7

I've heard щ to be pronounced in Ukrainian exactly like it pronounced in modern standard Russian (as a single phoneme) or like /ʃt͡ʃ/ (shch) - this screenshot is some kind of evidence that it also can be pronounced like /ʃt/

enter image description here

My question would be - is there a single acceptable form of pronouncing щ. If yes, which one? If no - how acceptable are alternatives (like acceptable in colloquial speech, not acceptable at all etc.)

  • 1
    FYI: Метростанция it's in Bulgarian: goo.gl/y2UqJQ – ovnia Sep 27 '17 at 11:05
  • 1
    @ovnia well, what can I say, that means google ukrainian localization suck. – shabunc Sep 27 '17 at 11:25
  • 1
    true. that's just FYI. I've already contributed the right transcription btw :) – ovnia Sep 27 '17 at 11:46
9

No, a commercial software can't serve an evidence of pronunciation.
Especially, if it is about toponyms, which are usually transliterated, not transcribed (see the difference between the two).

In Standard Ukrainian, «щ» is pronounced as a consonant cluster, unlike the standard Russian:

  • UA: [ʃ t͡ʃ]
  • RU: [ɕː]

In Eastern Ukraine, where many people speak surzhyk sociolect, if it easy to hear the [ɕː] instead. Assuming the number of speakers, someone may consider it a dialect already.

More phonetic differences are listed here.

And no, «щ» is not the same thing as «шт» [ʃt] (however, there is some historic relation). There's even a pair of words to see the difference:

  • щукаa pike fish
  • штукаa thing

As usual, adding dialectal words/pronunciation may add some emotional flavor to one's speech. It can be a double-edged weapon however, so a language learner should probably strive to keep the Standard language unless they master the language well enough.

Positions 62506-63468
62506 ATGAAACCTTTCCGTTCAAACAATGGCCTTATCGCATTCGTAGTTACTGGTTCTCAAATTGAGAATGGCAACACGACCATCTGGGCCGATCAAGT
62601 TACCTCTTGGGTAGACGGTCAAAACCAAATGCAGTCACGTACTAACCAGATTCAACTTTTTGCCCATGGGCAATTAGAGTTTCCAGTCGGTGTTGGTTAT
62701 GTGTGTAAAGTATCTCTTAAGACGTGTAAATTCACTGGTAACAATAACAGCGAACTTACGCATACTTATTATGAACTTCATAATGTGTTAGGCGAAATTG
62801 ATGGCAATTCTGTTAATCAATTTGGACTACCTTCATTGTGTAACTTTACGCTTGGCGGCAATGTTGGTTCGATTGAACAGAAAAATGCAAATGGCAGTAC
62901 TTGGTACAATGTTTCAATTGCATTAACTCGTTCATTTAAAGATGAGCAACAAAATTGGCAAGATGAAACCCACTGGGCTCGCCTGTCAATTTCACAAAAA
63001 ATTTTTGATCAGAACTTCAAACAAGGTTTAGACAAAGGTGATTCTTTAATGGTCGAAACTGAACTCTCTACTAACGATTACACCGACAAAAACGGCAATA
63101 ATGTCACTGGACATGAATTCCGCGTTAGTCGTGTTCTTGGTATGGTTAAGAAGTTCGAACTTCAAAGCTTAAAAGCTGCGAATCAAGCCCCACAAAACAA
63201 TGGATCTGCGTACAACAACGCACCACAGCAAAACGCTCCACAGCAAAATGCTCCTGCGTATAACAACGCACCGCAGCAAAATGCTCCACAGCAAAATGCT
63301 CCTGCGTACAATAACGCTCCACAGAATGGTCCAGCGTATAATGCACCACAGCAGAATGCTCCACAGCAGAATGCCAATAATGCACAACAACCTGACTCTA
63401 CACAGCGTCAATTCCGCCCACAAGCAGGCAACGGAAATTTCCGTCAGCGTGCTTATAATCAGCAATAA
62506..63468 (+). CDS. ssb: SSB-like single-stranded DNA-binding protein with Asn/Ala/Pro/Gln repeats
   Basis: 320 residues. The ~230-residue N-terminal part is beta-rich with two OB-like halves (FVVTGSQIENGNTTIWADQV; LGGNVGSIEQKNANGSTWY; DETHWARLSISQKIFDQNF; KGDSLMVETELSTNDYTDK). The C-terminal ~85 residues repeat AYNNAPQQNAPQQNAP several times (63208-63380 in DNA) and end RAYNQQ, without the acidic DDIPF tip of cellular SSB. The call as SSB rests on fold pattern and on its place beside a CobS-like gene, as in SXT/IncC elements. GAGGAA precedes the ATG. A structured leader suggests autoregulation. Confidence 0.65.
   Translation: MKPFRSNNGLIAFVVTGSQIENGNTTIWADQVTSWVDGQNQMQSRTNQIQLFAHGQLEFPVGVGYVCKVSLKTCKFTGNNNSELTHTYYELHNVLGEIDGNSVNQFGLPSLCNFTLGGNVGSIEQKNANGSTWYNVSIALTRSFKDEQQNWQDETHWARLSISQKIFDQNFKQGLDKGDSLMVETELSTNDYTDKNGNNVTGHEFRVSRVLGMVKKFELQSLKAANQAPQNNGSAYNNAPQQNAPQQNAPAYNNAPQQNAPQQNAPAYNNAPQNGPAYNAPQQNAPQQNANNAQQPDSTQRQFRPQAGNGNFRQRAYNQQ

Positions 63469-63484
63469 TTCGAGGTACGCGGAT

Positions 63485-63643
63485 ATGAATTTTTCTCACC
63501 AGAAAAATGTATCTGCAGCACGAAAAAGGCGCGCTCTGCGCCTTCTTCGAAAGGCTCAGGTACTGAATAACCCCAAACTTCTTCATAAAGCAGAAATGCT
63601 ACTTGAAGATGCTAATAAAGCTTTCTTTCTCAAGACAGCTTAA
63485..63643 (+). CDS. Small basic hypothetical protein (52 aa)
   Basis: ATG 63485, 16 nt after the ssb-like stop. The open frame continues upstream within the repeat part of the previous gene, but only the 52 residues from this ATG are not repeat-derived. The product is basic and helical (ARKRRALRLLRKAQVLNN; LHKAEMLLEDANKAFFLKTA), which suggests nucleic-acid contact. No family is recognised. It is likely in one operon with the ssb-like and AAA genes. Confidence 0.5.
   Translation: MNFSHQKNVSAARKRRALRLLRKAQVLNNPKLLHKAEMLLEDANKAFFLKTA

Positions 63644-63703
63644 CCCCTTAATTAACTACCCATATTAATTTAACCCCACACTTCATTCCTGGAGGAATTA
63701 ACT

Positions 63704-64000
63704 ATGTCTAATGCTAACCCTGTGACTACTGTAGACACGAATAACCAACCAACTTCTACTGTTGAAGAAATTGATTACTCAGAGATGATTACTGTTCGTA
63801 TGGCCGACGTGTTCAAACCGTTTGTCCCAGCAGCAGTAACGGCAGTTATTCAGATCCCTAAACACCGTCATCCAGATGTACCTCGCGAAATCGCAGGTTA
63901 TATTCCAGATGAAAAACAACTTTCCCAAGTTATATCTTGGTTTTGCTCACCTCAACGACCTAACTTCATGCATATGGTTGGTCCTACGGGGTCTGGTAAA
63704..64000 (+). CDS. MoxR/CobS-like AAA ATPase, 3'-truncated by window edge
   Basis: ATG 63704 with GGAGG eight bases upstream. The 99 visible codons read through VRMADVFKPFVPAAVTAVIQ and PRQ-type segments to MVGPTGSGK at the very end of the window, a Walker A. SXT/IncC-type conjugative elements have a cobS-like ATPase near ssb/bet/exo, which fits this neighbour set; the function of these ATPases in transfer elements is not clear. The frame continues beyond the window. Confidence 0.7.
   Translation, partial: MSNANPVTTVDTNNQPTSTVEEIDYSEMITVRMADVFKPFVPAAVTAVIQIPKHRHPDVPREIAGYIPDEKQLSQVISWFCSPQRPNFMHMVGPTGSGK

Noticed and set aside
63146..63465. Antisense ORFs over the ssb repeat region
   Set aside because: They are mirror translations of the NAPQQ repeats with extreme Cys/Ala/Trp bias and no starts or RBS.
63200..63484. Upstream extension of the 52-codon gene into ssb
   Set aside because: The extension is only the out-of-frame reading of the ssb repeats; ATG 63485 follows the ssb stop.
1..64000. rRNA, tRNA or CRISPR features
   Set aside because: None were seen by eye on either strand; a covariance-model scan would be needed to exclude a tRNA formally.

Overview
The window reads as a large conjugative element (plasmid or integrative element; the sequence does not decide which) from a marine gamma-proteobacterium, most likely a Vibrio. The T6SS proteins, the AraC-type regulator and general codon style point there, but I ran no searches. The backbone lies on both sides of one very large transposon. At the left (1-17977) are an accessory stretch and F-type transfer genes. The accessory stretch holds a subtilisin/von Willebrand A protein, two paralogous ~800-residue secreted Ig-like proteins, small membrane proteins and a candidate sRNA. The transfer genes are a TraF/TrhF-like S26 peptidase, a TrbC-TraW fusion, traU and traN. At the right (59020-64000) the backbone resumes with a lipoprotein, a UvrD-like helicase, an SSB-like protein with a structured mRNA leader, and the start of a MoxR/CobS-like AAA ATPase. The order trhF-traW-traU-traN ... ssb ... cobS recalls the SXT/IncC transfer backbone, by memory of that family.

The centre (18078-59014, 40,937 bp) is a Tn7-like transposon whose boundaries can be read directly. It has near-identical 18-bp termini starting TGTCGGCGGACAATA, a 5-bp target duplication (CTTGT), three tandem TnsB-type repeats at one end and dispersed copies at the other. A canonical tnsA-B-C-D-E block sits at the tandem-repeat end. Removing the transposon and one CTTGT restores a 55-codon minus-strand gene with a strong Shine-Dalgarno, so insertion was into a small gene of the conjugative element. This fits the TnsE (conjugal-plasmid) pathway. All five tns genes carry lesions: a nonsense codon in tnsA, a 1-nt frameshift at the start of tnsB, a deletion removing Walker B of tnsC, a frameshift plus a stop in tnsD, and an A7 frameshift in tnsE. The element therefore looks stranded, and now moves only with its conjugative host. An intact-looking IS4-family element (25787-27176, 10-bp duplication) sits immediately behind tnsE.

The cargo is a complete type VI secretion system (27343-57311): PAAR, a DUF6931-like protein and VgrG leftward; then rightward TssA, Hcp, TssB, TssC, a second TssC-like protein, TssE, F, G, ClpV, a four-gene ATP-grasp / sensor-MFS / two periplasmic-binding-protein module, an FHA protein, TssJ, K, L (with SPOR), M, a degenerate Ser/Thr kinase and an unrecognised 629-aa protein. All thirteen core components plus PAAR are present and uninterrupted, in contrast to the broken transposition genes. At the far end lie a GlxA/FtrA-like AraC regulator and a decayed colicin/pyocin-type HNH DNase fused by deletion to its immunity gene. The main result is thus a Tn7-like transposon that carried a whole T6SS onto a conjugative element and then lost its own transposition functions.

• 2
    I suggest adding information about "ш" that can be prounounced similar to Russian "щ" before "і". And there are words that differ only by this: "пишіть"/"пищіть"; "гуляші"/"гулящі" (though here stress is different). Also maybe it's a good idea to reference at least English wiki? "The letter щ represents two consonants [ʃt͡ʃ]." en.wikipedia.org/wiki/Ukrainian_language – Kyrylo Yatsenko Sep 27 '17 at 6:28
1

Here you can listen to probably a perfect pronunciation by Mykola Pohribnyi.

Words in "repeat after me" section:

горщок

гуща

дещо

дощ

дощечка

ліщина

лящати

нащадки

піщаний

прищ

прощатися

пуща

товща

урочище

хрущ

щавель

щастя

щедрий

щирий

що

щоб

щука

щур

ящик

0

Not answer, but just additional information about letter щ in variation writing.

As we already know, the letter can sound like:

  • ʃt in South Slovs language and is writed as шт, but only Bulgars has as 1 letter;
  • ʃ-tʃ in North, exept Muscowian, and is writed as шч, but only Ukrainian has as 1 letter; but some Ukrainian old spellings ukr also had щ as шч or сч which still is used in Muscowian; one of spellings and known as drahomaniwka is on 20 ₴, look at image bellow.
  • ɕ(:) in Muscowian.

It’s a very strange letter, which no one need, even for Muscowian:

  • stop a rule msc about to write жы, шы as жи, ши: шына, шит, ши, шастать, шявель…;
  • write сч as шь: шястье.

Не відповідь, а просто додаткові відомості про щ в способах написаннях.

Як вже знаємо, буква звучить як:

  • ʃt в південих слов’янах і пишуть шт, окрім болґарів, де 1 буква;
  • ʃ-tʃ в північних, окрім московської, і пишуть шч, лиш українська має як 1 букву; але деякі українські старі правописи також мали щ як шч or сч, котрого московська досі вживає; один з таких правописів, знаний як драгоманівка, надрукований на 20 ₴;
  • ɕ(:) in Muscowian.

Вельми дивна буква, котрої ніхто не потрeбує, навіть московська:

  • відмінити правило мск про напису жы, шы як жи, ши: шына, шит, ши, шастать, шявель…;
  • писати сч відповідно шь: шястье.

20 ₴

Земле, моја всеплодьучаја мати!
Сили, шчо в твојіј движель глубині,
Крапльу, шчоб в боју сміліјше стојати,
дај i міні!

  • Wtf is Muscowian? – shabunc Jul 24 '18 at 18:36
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    @shabunc language of origin name of a state which is on North of Eurasia and where Moscow is a capital. – stegetsj Jul 24 '18 at 18:49
  • it's called Russian in English and it's utterly stupid to call it anything else. – shabunc Jul 24 '18 at 22:13

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